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Item #d92may15

"Use of a Reservoir Water Quality Model to Simulate Global Climate Change Effects on Fish Habitat," L.H. Chang (Environ. Sci. Div., Oak Ridge Nat. Lab., POB 2008, Oak Ridge TN 37831), S.F. Railsback, R.T. Brown, Clim. Change, 20(4), 277-296, Apr. 1992.

All six doubled-CO2 climate scenarios predicted by three GCMs indicate overall declines in the available summer striped bass habitat in the southeastern U.S., mainly because lake temperatures are expected to exceed tolerance levels. Discusses the problems of predicting small-scale impacts from large-scale grid models.

Item #d92may16

"Bacterial Growth in the Cold--Evidence for an Enhanced Substrate Requirement," W.J. Wiebe (Dept. Microbiol., Univ. Georgia, Athens GA 30602), W.M. Sheldon, L.R. Pomeroy, Appl. Environ. Meteor., 58(1), 359-364, 1992.

Growth responses and biovolume changes for four facultatively psychrophilic bacterial isolates from Conception Bay, Newfoundland, and the Arctic Ocean were examined at temperatures from -1.5° C to 35° C and various substrate concentrations. Results have implications for food web structure and carbon flow in cold waters, and for the effects of climate change.

Item #d92may17

"Potential Effects of Global Warming on Whitefish in Lake Constance, Germany," E.A. Trippel (Biol. Sta., St. Andrews, N.B. E0G 2X0, Can.), R. Eckmann, J. Hartmann, Ambio, 20(6), 226-231, Sep. 1991.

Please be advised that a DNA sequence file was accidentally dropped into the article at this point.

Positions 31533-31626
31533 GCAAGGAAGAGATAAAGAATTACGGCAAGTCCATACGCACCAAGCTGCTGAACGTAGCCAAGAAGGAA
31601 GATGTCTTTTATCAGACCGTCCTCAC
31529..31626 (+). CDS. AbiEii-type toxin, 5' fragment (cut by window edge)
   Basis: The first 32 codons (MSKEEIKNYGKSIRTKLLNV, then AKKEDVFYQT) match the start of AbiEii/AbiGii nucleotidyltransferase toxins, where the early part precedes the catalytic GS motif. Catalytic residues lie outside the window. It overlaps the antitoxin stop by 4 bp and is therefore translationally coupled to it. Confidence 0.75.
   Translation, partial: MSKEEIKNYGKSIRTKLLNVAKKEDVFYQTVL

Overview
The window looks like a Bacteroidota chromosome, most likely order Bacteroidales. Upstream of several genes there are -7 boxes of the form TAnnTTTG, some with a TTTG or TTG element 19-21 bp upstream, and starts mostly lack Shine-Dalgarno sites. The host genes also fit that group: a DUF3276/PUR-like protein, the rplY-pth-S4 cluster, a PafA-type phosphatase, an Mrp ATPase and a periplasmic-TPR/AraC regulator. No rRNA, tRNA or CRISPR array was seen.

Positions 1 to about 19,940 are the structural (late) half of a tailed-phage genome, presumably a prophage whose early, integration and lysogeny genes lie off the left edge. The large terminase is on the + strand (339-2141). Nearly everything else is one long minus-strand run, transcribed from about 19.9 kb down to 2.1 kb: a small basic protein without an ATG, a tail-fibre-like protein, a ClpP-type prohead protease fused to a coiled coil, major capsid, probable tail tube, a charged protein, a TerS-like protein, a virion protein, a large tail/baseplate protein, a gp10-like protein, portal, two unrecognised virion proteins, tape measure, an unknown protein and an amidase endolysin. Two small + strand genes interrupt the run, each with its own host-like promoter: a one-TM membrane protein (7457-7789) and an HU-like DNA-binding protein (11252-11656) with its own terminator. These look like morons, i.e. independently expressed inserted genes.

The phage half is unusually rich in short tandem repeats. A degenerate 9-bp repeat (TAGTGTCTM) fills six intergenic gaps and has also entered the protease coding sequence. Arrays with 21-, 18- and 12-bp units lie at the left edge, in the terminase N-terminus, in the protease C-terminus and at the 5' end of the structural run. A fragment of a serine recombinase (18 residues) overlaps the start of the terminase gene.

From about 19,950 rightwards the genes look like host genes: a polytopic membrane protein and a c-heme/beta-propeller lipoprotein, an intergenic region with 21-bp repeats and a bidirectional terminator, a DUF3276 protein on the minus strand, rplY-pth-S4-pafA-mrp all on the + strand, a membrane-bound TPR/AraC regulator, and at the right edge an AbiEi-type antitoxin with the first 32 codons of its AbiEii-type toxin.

In the early stages of each climatic warming scenario examined, whitefish abundance is predicted to increase. Results are sensitive to the timing of temperature increases during April and May. Whitefish in shallow lakes may not respond favorably to a warmer climate because of reduced oxygen enrichment of deep waters.

Item #d92may18

"A 20-Year Record of Alpine Grasshopper Abundance, with Interpretations for Climate Change," E.G. White (74 Toorak Ave., Christchurch 4, New Zealand), J.R. Sedcole, N.Z. J. Ecol., 15(2), 139-152, 1991.

Potential effects of altered temperature, rainfall and rainday number are considered in light of results from this New Zealand study. Concludes that flora and fauna could eventually become depleted in alpine regions due to displacement of grasshoppers to vegetation-scree margins.

Item #d92may19

"Chlorophyll a Distribution in Southern Benguela, Possible Effects of Global Warming on Phytoplankton and Its Implications for Pelagic Fish," P.C. Brown (Sea Fish. Res. Inst., Pvt. Bag X2, Rogge Bay, 8012 South Africa), K.L. Cochrane, S. African J. Sci. (Suid-Afrikaanse Tydskrif vir Wetenskap), 87(6), 233-242, June 1991.

Summarizes available chlorophyll data and statistical relationships between chlorophyll and primary production off the south and west coast of South Africa. Speculates on the implications of regional global warming, and proposes monitoring of chlorophyll distributions.

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